I agree that ampersands are a matter of preference. But you use an ampersand in one example - &sum(1,2) - and not in another - roller($sides). It's an inconsistency that you don't explain, so it will just be confusing to newcomers to the language. They will try to work out the reason for the change ("Oh, maybe you need to use '&' if you're passing the return value to print()") and will get it wrong.
If you're going to use an ampersand then please be consistent about it. Alternatively, explain to your readers how you decide whether to use one or not.
The same is true with your use of "use utf8". It's in one of your full programs, but not the other. And because you don't mention it, your readers will be confused as to when they should use it.
When writing tutorials (and, particularly, tutorials aimed at beginners) simplicity and consistency should be your watchwords. Any necessary inconsistencies should be clearly explained and any unnecessary inconsistencies should be removed.
You may be interested in my Perl tutorial for absolute beginners - https://perlhacks.com/perl-taster/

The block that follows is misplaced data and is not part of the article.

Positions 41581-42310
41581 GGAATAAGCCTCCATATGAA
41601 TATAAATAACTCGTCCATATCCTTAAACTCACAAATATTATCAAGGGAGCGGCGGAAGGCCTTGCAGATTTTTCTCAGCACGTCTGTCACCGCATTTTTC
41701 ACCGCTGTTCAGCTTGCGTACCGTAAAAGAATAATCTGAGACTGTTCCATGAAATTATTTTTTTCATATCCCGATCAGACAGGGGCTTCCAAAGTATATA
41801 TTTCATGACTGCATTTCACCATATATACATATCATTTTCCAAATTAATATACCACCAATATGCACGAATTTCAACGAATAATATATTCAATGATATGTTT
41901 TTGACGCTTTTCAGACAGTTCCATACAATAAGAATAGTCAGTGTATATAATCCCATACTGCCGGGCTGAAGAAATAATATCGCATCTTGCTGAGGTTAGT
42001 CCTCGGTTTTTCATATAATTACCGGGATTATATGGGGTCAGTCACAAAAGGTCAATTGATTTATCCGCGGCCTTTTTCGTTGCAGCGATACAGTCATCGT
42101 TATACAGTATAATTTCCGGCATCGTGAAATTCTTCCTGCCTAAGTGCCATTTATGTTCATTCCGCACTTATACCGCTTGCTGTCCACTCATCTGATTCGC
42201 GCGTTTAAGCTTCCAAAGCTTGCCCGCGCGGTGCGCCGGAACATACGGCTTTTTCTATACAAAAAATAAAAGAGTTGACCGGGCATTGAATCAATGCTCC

If you're going to write an article called "Learn Perl in 2022" then you could include some Perl that looks like it was written in the last five years.
You should be using "say()" instead of "print()" in most of your examples.
You don't explain why you use an ampersand when calling "sum()", but not when calling "roller()" - the answer is that an ampersand isn't needed in either case and using it only serves to confuse people (see https://perlhacks.com/2015/04/subroutines-and-ampersands/ for more details).
Oh, and having "use utf8" in your example programs is achieving nothing useful. The "utf8" pragma tells the Perl compiler that your source code includes characters that are encoded as UTF8. All of your code just uses ASCII characters - so that's just adding unnecessary complexity.